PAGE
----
Uh, we’ve just published an article with Professional Photo Magazine on one of the key shots we took of that. Uh, and having a PhD in Artificial Intelligence, as I do, makes this year’s topic absolutely Fascinating. This year, the Royal Institution, the lectures all talk about artificial intelligence, what it is, what it means, what the future holds, how we could benefit and some of the dangers of it.
And so we spent the day or half a day in London and half a day in Oxford photographing an incredible guy, Professor Mike Waldridge, who is an eminent, eminent an eminent scientist in this particular field. We photographed in the lecture theatres, we photographed in the streets, we photographed in one of the oldest libraries in the world, the Bodleian Library in Oxford.
We photographed with these huge robot dogs, which were frankly frightening, but also really cool as they strutted their way across the college grounds. And we photographed in a basement server room. Now these pictures you see. of people in server rooms. They always look flash and big and glorious. But of course, that was never going to be the case for us.
We were in a very small server room that was incredibly loud. People don’t realise how loud server rooms are, and so we spent most of the time with ear defenders on and only asked Mike to take them off when we needed the photograph, which meant nearly all of the setup was done using hand gestures. And trying to mimic things.
And then on top of that, we had to turn the lights off, the house lights, to be able to take the photographs because the house lights were not particularly attractive. So we’ve taken a couple of LED lights in with us to create the lighting. We want blue gels, as you might expect, but an awful lot of fun and a couple of really beautiful pictures.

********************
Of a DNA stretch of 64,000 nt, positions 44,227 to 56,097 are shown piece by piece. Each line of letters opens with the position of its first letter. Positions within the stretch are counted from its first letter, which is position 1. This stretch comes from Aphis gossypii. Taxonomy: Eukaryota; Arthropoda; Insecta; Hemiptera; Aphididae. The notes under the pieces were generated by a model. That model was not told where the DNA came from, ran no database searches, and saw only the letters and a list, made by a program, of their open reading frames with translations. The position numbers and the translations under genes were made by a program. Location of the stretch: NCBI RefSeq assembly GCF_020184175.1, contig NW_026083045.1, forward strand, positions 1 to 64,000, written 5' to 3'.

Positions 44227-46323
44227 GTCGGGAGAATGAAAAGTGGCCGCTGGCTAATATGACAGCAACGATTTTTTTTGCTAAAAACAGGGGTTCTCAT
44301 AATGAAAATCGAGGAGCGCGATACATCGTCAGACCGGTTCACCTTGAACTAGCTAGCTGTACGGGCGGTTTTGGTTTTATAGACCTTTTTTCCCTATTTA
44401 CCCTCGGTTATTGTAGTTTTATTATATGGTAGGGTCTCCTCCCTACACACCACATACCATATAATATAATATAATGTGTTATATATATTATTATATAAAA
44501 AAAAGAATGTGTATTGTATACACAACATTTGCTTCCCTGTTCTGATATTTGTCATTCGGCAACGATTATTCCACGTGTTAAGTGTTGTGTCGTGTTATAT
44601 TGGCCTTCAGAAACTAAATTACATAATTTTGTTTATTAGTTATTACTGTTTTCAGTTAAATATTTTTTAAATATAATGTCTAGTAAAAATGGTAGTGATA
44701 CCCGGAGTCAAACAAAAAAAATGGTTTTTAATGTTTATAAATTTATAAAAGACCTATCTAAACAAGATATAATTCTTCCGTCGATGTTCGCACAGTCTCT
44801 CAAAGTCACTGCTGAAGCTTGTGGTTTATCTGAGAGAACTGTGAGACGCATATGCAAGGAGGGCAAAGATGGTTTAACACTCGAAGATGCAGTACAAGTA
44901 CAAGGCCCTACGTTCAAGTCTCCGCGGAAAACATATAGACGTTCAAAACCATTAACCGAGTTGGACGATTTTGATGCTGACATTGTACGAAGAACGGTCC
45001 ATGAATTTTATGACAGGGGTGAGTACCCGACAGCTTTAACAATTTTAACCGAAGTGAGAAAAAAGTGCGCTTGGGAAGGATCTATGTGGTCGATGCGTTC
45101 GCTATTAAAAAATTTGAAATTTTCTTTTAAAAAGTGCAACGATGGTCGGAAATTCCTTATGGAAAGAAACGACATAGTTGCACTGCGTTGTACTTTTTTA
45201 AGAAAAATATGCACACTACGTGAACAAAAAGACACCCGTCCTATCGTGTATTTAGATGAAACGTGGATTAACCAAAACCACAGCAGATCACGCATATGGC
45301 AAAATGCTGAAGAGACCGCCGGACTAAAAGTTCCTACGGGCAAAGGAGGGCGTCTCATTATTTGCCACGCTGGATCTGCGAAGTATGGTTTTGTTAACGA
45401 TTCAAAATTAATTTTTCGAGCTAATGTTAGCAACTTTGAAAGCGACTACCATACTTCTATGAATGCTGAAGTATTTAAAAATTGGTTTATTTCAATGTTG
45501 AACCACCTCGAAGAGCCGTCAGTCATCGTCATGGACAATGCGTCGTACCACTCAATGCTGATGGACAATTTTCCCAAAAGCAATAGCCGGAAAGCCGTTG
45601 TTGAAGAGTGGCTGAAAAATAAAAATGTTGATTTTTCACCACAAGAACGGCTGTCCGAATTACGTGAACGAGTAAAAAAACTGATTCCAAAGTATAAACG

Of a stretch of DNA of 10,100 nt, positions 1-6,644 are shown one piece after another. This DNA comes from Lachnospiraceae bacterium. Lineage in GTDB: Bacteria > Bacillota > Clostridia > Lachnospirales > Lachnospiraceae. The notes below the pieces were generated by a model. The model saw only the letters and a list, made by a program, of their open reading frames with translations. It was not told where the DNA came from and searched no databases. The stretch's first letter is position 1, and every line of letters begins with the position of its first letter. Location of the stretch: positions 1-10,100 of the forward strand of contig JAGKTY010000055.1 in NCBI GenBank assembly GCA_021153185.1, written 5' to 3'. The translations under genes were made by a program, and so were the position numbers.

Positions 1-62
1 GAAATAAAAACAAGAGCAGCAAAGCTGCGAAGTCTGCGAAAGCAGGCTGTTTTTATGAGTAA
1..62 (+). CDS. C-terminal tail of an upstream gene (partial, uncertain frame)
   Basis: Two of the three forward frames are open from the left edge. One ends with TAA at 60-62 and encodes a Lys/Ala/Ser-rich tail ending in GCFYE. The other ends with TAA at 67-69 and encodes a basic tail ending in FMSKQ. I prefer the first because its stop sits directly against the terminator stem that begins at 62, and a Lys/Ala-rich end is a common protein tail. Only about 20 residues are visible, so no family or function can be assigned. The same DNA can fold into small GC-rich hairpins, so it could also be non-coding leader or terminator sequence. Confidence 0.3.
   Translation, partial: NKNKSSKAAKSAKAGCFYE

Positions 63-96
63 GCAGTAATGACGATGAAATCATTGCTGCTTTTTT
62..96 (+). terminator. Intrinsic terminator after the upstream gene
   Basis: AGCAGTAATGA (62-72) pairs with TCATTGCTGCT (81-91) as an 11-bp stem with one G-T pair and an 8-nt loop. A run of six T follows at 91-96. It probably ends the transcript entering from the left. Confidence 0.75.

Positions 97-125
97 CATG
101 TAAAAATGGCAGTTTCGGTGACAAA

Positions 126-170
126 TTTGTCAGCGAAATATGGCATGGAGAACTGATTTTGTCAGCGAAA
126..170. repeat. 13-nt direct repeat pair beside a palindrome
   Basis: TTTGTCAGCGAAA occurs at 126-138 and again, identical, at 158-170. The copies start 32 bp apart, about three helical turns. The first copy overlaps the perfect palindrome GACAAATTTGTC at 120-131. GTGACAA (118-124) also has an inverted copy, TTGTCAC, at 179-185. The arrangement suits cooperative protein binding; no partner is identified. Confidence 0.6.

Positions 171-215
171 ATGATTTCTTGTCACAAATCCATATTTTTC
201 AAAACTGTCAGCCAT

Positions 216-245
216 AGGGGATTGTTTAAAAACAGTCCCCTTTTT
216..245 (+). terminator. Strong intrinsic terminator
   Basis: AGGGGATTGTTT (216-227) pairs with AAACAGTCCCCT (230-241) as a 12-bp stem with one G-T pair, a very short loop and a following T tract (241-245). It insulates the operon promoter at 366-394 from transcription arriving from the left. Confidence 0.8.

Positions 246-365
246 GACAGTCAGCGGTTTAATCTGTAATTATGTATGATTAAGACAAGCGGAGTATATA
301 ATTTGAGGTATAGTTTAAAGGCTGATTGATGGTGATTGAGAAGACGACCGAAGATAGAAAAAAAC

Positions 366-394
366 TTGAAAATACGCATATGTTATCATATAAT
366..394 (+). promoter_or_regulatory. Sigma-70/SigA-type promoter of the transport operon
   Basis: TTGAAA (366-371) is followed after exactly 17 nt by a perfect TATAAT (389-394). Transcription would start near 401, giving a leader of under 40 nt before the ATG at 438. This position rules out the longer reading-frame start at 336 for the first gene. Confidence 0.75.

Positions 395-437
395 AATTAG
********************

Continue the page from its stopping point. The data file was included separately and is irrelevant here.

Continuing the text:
And one of those I’ve just written up and put out in one of the future editions of Professional Photo Magazine . Last week, we, or the last couple of weeks, we’ve held two different guild, or two different workshops, rather, for the Guild of Photographers.
Both have been an absolute blast. The first was Oxford, and it was all about off camera flash. Which, in my opinion, is probably the hardest of all the aspects of portrait photography to learn, because… When you’re working in the studio, we’re using nothing but Studio Flash, well, the light is the light. When you fire them, that’s what you get.
When you’re working outside with available light, or working in a building with just available light, again, what you see is what you get. It’s all very straightforward. But bringing the two together, that has its challenges. It’s not impossibly hard, but you do have to sort of understand which bits are doing what, the power of the lighting compared to the ambient lighting, when you adjust your shutter speed, it makes no difference to the strobes, when you adjust the aperture, it makes all the difference as it does with the ISO, and yet invariably you end up adjusting the wrong thing, and I’ve been doing this a very long time.
So that was an absolute joy, although Oxford Did throw the worst weather you could imagine, and sadly the hotel didn’t entirely, it didn’t entirely, uh, help us because the air conditioning unit wasn’t working. One of the hottest days of the year, we’re in a room with no air con, so we stepped outside, and no sooner had we stepped outside…
into the heat than a huge storm came and we all got wet. So then it was back indoors trying to find an area that was cool, but nonetheless had an awful lot of fun, created some beautiful pictures. So thank you to everyone who came onto that particular workshop. And then the second one we’ve we went up to Scotland just recently for a two day event.